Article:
He closes in true Kafkaesque fashion:

If we value our lives, let us abandon it all… I am forever fettered to myself, that’s what I am, and that’s what I must try to live with.

It makes sense, of course, for a man who associated pleasure with pain — nowhere more vividly than in his famous proclamation that “a book must be the axe for the frozen sea inside us” — to experience love as at once elating and anguishing. But the paradox of love is perhaps the same as that of art, which Jeanette Winterson so elegantly termed “the paradox of active surrender” — in order for either to transform us, we must let it turn us over and inside-out. That is what Rilke called love’s great exacting claim, and in that claim lies its ultimate reward.

Illustration from 'My First Kafka' by Matthue Roth, a children's-book adaptation of Kafka for kids. Click image for more.

Complement the exquisite Letters to Felice with the breathtaking love letters of Violet Trefusis to Vita Sackville-West, Vladimir Nabokov to his wife Véra, Oscar Wilde to Bosie, and Frida Kahlo to Diego Rivera.

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04 FEBRUARY, 2015

How to Work Through Difficulty: Lewis Carroll’s Three Tips for Overcoming Creative Block

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“When you have made a thorough and reasonably long effort, to understand a thing, and still feel puzzled by it, stop, you will only hurt yourself by going on.”

In addition to having authored my all-time favorite book, Alice in Wonderland, Lewis Carroll was a man of extraordinary and frequently prescient wisdom on matters of everyday life — his nine commandments of letter-writing offer timely insight into how we can make modern digital communication more civil, and his four rules for digesting information are a saving grace for our age of information overload. In The Life and Letters of Lewis Carroll (public library; free download), this blend of timelessness and timelines so characteristic of Carroll’s thinking comes vibrantly ablaze, but nowhere more so than in an 1885 letter to one of his child-friends, a young lady named Edith Rix.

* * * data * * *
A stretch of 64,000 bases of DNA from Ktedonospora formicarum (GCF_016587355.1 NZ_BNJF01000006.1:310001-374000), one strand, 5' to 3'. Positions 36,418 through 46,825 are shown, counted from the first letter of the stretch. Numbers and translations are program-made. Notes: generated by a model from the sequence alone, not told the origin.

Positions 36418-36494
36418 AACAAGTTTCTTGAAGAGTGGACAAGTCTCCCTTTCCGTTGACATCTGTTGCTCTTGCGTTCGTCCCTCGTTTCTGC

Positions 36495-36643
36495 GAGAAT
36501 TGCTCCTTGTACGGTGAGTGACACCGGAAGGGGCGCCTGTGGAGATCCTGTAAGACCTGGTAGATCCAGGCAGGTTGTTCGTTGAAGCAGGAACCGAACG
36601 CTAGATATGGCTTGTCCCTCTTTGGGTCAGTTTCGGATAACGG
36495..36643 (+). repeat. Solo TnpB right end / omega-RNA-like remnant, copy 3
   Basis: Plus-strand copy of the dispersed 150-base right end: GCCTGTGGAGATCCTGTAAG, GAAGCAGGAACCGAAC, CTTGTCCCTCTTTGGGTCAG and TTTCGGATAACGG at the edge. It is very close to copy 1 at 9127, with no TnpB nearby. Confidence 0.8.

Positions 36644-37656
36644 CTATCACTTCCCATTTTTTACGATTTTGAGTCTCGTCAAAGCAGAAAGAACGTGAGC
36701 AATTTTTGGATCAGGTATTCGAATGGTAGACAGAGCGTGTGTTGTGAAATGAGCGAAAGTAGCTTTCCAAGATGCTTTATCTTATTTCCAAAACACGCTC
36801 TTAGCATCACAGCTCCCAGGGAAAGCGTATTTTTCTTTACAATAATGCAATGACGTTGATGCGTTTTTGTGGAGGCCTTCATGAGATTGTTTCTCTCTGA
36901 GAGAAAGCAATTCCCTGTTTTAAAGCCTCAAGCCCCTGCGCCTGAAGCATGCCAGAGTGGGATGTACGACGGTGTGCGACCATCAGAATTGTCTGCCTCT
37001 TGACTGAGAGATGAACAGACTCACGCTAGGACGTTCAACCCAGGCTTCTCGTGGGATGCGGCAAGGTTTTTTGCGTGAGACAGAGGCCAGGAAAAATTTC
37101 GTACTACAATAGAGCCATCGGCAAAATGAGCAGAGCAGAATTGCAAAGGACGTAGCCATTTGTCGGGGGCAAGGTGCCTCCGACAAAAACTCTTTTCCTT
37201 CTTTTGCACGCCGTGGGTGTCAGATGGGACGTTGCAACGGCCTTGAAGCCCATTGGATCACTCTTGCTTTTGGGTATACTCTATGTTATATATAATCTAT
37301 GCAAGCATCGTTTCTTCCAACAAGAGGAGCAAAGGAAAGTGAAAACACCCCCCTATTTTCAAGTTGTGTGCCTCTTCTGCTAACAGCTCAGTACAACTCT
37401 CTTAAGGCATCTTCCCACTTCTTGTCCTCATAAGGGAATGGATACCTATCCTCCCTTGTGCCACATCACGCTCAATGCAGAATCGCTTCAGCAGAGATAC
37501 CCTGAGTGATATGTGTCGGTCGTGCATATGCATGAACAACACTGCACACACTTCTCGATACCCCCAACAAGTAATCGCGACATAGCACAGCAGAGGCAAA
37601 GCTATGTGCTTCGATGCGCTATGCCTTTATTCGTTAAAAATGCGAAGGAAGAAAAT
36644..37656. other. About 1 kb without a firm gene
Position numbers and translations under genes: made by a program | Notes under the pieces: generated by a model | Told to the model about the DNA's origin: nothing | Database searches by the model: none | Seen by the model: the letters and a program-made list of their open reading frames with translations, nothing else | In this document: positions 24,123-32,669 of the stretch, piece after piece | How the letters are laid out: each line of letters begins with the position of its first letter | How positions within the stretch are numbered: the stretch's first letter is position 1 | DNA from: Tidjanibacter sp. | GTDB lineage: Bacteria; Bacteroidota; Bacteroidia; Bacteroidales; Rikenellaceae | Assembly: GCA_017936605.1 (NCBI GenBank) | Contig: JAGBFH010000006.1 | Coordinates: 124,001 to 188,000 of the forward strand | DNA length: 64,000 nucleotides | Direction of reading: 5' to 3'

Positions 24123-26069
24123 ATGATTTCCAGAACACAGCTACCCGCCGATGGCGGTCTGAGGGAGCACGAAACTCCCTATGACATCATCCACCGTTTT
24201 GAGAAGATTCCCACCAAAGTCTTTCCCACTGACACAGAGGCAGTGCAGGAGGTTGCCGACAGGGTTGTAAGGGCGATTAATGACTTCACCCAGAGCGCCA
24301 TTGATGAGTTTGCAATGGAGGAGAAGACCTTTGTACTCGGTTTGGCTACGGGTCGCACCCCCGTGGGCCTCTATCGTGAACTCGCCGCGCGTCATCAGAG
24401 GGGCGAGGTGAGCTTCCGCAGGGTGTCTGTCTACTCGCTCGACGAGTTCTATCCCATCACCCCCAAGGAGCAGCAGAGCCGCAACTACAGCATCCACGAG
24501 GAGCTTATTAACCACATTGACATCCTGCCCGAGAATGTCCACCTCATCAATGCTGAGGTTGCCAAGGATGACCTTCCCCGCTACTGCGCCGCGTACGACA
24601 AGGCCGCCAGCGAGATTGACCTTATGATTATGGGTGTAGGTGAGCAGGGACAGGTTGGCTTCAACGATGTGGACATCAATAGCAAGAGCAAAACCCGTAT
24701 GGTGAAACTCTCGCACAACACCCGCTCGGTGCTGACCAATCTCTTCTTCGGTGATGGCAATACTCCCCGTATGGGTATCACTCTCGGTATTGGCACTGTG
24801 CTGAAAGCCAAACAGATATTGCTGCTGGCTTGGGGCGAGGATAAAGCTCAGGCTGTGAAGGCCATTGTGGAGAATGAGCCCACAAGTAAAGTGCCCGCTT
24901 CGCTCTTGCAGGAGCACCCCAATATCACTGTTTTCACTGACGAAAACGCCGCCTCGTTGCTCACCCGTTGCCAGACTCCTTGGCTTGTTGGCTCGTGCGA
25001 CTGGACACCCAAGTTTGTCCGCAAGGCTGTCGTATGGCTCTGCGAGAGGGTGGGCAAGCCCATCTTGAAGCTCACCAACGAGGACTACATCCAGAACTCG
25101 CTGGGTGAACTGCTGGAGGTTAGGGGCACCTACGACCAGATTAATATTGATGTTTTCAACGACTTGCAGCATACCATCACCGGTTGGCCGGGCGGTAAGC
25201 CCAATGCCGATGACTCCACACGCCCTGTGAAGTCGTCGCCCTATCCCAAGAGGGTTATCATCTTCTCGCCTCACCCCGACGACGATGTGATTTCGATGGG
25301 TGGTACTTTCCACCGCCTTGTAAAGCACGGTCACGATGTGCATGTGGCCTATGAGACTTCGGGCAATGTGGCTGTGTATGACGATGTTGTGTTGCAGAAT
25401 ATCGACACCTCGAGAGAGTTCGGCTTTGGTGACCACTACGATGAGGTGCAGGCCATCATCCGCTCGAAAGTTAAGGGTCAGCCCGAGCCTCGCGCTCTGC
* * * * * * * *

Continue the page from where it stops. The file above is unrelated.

Carroll addresses the age-old question of how to overcome creative block. More than a century before psychologists identified the essential role of taking breaks in any intense creative endeavor, and long before our earliest formal theories about the stages of the creative process, Carroll offers spectacularly prescient counsel on how to work through creative difficulty and seemingly unsolvable problems — a testament to the fact that in the study of creativity, psychology often simply names and formalizes the intuitive insights artists have had for centuries, if not millennia.

Carroll offers young Edith three tips:

When you have made a thorough and reasonably long effort, to understand a thing, and still feel puzzled by it, stop, you will only hurt yourself by going on. Put it aside till the next morning; and if then you can’t make it out, and have no one to explain it to you, put it aside entirely, and go back to that part of the subject which you do understand. When I was reading Mathematics for University honors, I would sometimes, after working a week or two at some new book, and mastering ten or twenty pages, get into a hopeless muddle, and find it just as bad the next morning. My rule was to begin the book again. And perhaps in another fortnight I had come to the old difficulty with impetus enough to get over it. Or perhaps not. I have several books that I have begun over and over again.

His second tip is particularly noteworthy for the way it compares and contrasts Carroll’s two domains of genius, writing and mathematics — for, lest we forget, behind the pen name Lewis Carroll always remained the brilliant mathematician and logician Charles Dodgson. He writes: